"The Bachelor" franchise announced Friday that the longtime host of the show,, will not be a part of the upcoming season of ABC's "The Bachelorette." In his absence, former Bachelorettes Tayshia Adams and Kaitlyn Bowers will take his place.
The announcement comes after Harrison controversially defended currentfor past racially insensitive behavior.
Warner Horizon and ABC Entertainment tweeted a statement late Friday saying, "Chris Harrison will not be hosting the next season of 'The Bachelorette.'"
"As we continue the dialogue around achieving greater equity and inclusion within 'The Bachelor' franchise, we are dedicated to improving the BIPOC representation of our crew, concluding among the executive producer ranks," it said. "These are important steps in effecting fundamental change so that our franchise is a celebration of love that is reflective of our world."
Adams was the second Bachelorette in season 16 after Clare Crawley chose to leave the show after getting engaged to Dale Moss. Bristowe was the Bachelorette for season 19.
Harrison faced backlash after defending a contestant who has been accused of racist behavior during an interview with Rachel Lindsay, the franchise's first Black female lead. The controversy started after photos of Rachael Kirkconnell, a contestant on this season of "The Bachelor," attending an antebellum-themed party in 2018 surfaced online.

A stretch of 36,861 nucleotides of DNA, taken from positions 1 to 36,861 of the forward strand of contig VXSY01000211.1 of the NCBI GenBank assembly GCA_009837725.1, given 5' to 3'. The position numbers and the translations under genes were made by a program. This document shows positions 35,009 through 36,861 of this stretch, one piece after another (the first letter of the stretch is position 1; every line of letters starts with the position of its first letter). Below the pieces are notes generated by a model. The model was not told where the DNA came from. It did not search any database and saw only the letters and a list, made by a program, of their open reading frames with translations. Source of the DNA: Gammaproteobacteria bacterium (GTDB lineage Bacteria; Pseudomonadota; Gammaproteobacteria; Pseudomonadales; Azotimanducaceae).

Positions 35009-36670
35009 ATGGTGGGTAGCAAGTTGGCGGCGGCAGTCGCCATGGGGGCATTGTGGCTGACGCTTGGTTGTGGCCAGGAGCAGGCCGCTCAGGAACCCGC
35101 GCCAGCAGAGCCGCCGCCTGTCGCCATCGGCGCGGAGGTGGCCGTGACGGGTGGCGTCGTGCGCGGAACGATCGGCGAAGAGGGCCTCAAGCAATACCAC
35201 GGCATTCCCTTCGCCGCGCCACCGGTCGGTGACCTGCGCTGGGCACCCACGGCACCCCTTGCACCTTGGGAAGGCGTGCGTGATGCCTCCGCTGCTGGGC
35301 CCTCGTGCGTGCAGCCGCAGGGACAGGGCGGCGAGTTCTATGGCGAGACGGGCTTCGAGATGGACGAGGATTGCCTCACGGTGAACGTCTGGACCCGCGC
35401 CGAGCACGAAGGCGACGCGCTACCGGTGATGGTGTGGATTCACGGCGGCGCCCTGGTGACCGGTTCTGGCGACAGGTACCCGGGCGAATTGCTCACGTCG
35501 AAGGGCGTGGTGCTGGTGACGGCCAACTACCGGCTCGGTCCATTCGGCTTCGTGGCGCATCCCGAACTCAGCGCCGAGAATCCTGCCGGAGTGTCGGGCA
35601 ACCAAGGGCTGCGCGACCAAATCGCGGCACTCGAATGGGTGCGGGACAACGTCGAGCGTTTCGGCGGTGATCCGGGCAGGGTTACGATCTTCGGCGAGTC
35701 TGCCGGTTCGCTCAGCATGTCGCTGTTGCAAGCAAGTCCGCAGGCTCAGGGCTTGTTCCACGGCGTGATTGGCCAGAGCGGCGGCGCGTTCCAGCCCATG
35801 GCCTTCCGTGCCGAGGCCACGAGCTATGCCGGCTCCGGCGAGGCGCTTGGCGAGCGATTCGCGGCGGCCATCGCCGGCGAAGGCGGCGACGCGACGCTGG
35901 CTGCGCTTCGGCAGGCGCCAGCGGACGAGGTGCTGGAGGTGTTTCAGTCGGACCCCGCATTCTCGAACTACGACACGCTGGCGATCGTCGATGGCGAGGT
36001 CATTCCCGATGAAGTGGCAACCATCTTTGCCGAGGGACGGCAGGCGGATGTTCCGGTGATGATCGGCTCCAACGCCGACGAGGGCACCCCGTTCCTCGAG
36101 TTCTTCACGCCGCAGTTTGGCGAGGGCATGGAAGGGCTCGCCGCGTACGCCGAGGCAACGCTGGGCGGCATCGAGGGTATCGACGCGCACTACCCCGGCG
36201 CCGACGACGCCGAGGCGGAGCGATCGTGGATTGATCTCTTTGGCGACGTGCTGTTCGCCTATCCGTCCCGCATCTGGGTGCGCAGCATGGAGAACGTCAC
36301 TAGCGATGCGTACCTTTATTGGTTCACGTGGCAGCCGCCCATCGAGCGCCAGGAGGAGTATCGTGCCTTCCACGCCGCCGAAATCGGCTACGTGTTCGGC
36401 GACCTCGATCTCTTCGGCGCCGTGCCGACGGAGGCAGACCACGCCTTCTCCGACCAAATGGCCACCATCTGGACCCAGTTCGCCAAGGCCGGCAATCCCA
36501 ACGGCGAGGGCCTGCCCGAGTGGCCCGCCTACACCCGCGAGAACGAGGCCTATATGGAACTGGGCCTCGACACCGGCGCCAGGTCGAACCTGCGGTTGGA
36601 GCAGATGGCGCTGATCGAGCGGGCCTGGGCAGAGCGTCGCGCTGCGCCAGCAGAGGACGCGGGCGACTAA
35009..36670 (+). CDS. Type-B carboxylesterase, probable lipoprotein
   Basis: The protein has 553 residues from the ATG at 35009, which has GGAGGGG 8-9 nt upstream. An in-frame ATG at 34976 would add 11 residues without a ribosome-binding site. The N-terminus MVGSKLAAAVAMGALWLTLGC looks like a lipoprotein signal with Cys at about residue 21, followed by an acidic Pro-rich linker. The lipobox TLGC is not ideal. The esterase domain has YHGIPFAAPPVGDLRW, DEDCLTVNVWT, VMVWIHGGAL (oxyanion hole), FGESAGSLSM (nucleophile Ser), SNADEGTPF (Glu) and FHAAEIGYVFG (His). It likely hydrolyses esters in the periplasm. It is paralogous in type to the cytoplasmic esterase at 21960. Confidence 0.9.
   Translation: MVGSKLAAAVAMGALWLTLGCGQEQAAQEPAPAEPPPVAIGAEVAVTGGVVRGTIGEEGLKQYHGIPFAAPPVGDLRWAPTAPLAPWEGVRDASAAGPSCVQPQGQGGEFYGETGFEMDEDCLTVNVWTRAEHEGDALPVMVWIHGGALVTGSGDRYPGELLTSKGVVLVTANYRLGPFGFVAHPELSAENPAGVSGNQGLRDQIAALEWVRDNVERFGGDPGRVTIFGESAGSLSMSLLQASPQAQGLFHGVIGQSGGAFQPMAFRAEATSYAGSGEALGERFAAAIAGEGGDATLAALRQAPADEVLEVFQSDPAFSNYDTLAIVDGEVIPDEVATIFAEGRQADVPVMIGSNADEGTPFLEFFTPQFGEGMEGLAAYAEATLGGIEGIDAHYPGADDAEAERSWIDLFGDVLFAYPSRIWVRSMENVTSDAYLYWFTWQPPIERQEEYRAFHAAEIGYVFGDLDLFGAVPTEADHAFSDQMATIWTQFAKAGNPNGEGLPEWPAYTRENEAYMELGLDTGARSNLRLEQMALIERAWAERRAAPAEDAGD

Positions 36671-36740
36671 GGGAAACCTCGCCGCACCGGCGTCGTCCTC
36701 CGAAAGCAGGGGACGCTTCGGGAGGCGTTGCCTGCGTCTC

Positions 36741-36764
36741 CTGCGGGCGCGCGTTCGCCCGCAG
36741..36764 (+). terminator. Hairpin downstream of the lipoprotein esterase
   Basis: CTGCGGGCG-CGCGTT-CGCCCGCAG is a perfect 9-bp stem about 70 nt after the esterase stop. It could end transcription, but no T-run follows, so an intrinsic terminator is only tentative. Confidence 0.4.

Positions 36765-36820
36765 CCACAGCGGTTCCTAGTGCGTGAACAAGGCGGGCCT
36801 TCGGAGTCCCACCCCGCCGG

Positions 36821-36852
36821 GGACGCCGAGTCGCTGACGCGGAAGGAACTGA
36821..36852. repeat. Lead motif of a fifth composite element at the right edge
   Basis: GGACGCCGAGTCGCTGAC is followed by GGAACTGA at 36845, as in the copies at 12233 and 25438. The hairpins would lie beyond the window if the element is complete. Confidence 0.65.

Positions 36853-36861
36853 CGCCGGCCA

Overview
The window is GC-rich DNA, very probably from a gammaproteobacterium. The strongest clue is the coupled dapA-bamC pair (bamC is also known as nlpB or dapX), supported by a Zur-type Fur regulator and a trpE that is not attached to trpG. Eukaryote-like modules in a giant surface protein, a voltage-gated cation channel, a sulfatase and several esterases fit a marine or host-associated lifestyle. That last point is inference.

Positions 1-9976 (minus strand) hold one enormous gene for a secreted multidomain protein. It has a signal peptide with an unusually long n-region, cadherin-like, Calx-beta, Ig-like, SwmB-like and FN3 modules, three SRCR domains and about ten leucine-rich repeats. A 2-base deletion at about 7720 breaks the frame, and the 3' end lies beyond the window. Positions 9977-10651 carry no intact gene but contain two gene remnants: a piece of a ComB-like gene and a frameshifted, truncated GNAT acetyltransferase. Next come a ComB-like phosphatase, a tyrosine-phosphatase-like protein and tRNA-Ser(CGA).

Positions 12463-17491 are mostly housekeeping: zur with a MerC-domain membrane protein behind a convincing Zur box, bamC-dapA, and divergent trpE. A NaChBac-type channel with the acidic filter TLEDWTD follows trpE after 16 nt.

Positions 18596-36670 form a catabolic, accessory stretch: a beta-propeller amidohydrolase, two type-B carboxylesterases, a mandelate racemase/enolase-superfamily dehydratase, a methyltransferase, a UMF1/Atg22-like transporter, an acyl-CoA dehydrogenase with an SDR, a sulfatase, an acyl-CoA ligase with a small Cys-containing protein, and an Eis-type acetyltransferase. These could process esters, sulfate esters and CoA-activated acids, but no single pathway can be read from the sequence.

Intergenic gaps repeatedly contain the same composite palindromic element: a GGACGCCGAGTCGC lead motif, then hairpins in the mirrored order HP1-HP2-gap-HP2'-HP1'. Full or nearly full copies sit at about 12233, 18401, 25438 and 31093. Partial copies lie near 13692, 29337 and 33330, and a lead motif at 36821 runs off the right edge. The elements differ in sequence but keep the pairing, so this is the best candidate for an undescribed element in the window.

Lindsay refused to renew her contract with the franchise following Harrison's comments.
Harrison took to Instagram to apologize for his actions to the Black and BIPOC community. "My words were harmful," he said. "I am listening, and I truly apologize for my ignorance and any pain it caused you. I want to give my heartfelt thanks to the people from these communities who I've had enlightening conversations with over the past few days, and I am so grateful to those who have reached out to help me on my path to anti-racism."
After apologizing for his racially insensitive comments, Harrison disclosed via social media that he was "stepping aside"temporarily from the franchise and would not be the host for the "After the Final Rose" special. Harrison did not want his controversial comments to overshadow Matt James' historic season of The Bachelor, since James is the first Black male for the Bachelor role in franchise history.
Despite his hiatus, Harrison was only absent for the taping of the special while Emmanuel Acho hosted the post-Bachelor special.